1. Forum
  2. >
  3. Topic: French
  4. >
  5. "Le directeur du lycée est al…

"Le directeur du lycée est allemand."

Translation:The high school principal is German.

January 18, 2013



In French high schools the principal is often called "le proviseur".


Is the principal called differently in middle schools or elementary schools?


in "maternelle", elementary/primary schools: le directeur or la directrice

in "collège" (12 to 15 years of age) and high school: le principal, la principale


so is 'lycée' also used?


Lycée is for 15-18 year old students, and sometimes above that age, to prepare for specific diplomas (Brevet de Technicien Supérieur =@bachelor degree) or for "grandes écoles" (@private universities)


Yes indeed! Mostly "la principale" or "la directrice" (education is massively feminine here).


I see, thank! So lycée still has: le principal, la principale?


This lesson is firmly stuck in a very parochial america


In Britain, many students in further education (between 16 and 18) attend "Further Education Colleges" and not "High Schools". So "College" should be accepted as well as "High School".



I thought it was 'secondary school' in England for this age group?


Good point, "Secondary School" and "High School" are synonymous, so there's yet another good translation.


there are high schools called "colleges" even in America, it's rare, but there's Hunter College High School in NYC (public) and a few other private ones throughout the country.


I'm a French speaker, and the "est" is barely audible, it sounds just like "le directeur du lycée allemand" which doesn't make a lot of sense but is grammatically correct


Still true three years later...


I was taught that lycee means a Sixth Form. So it is a bit hard to get out of that habit for DL's sake


I'm a Brit, and I spent years learning that "collège" was "school" and "lycée" was "college" and "université" was "university". But now DL is telling me that "lycée" is "school" and "université" is "college" and refuses to accept anything else. I'm so confused I don't know what's right or wrong any more. (To make things worse, Google Translate says "college" is "collège" and "school" is "école". My brain hurts.)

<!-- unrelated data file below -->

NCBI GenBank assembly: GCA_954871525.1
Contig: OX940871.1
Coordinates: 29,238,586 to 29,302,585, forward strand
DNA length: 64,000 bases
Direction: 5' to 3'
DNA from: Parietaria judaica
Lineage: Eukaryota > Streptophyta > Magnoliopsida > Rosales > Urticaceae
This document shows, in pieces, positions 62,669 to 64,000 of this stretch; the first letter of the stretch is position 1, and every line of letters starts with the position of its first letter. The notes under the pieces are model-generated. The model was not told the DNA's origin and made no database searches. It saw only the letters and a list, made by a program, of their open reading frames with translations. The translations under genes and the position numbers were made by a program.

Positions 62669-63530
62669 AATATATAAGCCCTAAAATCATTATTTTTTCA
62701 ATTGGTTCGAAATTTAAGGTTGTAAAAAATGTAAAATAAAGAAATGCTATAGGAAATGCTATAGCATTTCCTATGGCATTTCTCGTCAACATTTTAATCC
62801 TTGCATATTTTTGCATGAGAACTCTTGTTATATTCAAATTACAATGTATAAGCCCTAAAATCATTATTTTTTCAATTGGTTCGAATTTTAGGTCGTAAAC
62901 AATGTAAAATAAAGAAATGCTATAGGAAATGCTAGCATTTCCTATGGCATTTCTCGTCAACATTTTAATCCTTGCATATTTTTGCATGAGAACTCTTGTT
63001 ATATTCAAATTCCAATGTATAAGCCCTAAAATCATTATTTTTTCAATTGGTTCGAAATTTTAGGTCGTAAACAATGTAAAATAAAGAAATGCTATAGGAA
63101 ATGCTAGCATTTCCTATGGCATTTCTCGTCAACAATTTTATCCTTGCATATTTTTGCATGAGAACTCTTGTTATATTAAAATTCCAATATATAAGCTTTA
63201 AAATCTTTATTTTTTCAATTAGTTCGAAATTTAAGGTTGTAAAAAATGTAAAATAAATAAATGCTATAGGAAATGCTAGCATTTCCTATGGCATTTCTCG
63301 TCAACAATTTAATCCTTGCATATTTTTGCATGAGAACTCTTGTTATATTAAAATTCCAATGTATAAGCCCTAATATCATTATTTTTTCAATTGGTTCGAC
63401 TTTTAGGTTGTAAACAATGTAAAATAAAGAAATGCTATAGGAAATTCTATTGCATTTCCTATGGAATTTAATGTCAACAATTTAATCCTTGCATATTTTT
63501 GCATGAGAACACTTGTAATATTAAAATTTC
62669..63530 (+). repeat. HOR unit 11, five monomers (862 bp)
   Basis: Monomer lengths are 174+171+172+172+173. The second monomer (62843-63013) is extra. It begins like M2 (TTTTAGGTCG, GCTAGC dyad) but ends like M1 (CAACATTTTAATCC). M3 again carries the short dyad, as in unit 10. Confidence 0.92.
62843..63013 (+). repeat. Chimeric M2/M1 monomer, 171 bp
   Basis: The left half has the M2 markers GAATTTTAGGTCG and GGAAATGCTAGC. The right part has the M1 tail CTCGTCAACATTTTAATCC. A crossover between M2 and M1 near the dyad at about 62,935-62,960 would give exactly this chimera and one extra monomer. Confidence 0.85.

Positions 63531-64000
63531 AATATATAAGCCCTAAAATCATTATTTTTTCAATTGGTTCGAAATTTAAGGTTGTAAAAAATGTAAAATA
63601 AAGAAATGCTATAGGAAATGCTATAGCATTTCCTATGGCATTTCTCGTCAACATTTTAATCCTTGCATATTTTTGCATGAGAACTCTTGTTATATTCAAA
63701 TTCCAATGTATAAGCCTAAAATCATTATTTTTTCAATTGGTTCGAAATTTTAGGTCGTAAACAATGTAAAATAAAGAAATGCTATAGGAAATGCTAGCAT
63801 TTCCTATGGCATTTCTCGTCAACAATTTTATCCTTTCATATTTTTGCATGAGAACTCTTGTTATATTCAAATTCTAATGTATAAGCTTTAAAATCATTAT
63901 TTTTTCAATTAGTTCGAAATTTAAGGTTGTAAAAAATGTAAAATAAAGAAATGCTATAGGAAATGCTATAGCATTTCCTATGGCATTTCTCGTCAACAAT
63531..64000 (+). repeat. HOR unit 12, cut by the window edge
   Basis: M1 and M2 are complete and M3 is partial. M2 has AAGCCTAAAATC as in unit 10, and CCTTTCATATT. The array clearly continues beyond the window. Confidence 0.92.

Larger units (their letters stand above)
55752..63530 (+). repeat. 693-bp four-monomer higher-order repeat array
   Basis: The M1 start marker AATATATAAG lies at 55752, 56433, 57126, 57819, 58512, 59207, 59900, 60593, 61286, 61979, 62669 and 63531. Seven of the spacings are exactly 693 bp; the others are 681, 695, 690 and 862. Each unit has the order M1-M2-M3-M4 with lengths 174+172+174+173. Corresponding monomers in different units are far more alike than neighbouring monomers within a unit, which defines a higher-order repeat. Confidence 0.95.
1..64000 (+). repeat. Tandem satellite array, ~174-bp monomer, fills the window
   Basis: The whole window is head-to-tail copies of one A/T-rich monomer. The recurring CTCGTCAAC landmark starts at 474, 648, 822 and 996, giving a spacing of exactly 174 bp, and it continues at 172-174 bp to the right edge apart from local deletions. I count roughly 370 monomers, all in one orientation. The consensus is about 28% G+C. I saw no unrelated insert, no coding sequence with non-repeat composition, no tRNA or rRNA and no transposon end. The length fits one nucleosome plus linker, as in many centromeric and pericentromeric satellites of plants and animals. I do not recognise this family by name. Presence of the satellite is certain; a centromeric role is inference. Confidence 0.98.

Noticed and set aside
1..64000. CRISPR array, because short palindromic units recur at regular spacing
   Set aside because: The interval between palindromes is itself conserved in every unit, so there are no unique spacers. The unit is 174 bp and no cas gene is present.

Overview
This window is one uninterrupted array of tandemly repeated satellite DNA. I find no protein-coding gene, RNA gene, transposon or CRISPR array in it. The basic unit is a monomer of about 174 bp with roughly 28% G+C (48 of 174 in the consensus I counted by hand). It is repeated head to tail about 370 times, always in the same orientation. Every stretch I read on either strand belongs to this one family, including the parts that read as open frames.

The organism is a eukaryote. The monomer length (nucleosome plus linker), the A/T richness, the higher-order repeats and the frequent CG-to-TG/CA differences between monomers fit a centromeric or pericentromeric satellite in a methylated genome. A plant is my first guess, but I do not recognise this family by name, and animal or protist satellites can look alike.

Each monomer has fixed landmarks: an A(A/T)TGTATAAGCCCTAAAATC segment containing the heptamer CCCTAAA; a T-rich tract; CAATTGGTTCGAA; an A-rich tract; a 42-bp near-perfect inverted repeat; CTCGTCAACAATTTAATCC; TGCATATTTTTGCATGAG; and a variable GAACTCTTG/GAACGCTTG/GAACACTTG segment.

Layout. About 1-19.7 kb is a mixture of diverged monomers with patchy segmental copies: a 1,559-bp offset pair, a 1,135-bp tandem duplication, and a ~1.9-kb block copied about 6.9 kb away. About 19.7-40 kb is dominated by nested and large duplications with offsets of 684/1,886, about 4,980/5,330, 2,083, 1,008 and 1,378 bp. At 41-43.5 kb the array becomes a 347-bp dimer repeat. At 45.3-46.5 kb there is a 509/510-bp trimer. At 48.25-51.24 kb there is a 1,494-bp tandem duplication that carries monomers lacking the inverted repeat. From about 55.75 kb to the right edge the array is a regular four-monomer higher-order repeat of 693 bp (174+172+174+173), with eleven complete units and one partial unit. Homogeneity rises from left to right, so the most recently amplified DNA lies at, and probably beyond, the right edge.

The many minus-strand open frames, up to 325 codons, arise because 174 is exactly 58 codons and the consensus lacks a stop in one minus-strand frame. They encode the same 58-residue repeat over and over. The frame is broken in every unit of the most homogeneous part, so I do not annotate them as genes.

Maybe this can help you understand the French perspective:

  • une école = school (generic)
  • une grande école = private university
  • une faculté, une université = public university
  • un lycée = highschool ending with the Baccalauréat (lycéens are aged 16-18) - grades are called: seconde, première, terminale
  • un collège = secondary school (collégiens are aged 12-15) - grades are called: sixième, cinquième, quatrième, troisième
  • une école élémentaire = pupils are aged 7-11 - grades are called: Cours Préparatoire, Cours Elémentaire 1, Cours élémentaire 2, Cours Moyen 1, Cours Moyen 2.

The second chart through this link is clear enough, I think click here


That makes it clearer, thanks! The chart definitely helps to see it all side by side.


Indeed, we would often just say school in the uk


Oh for pity's sake. "The headmaster is German" not accepted, but "The high school headmaster is German" is. High schools (N.Am.) don't have headmasters (UK). Pfft.


Mine did. It was a private school, but it was an accredited US high school, and we had a headmaster.


I fixed it, thanks. I also added 2 other translations from En to Fr: le principale/la principale and le proviseur/la proviseur.


They are not called High Schools in England, Duo needs to make its English translations more global rather that North American.


In Quebec, I hear école secondaire


In Quebec, they are écoles secondaires, not lycées, and while we have colleges, they come after high school, not before.


Just a gender question. Why is "lycee" (with accent) masculine? With the 2 "ee's" at the end, it looks feminine. Insights?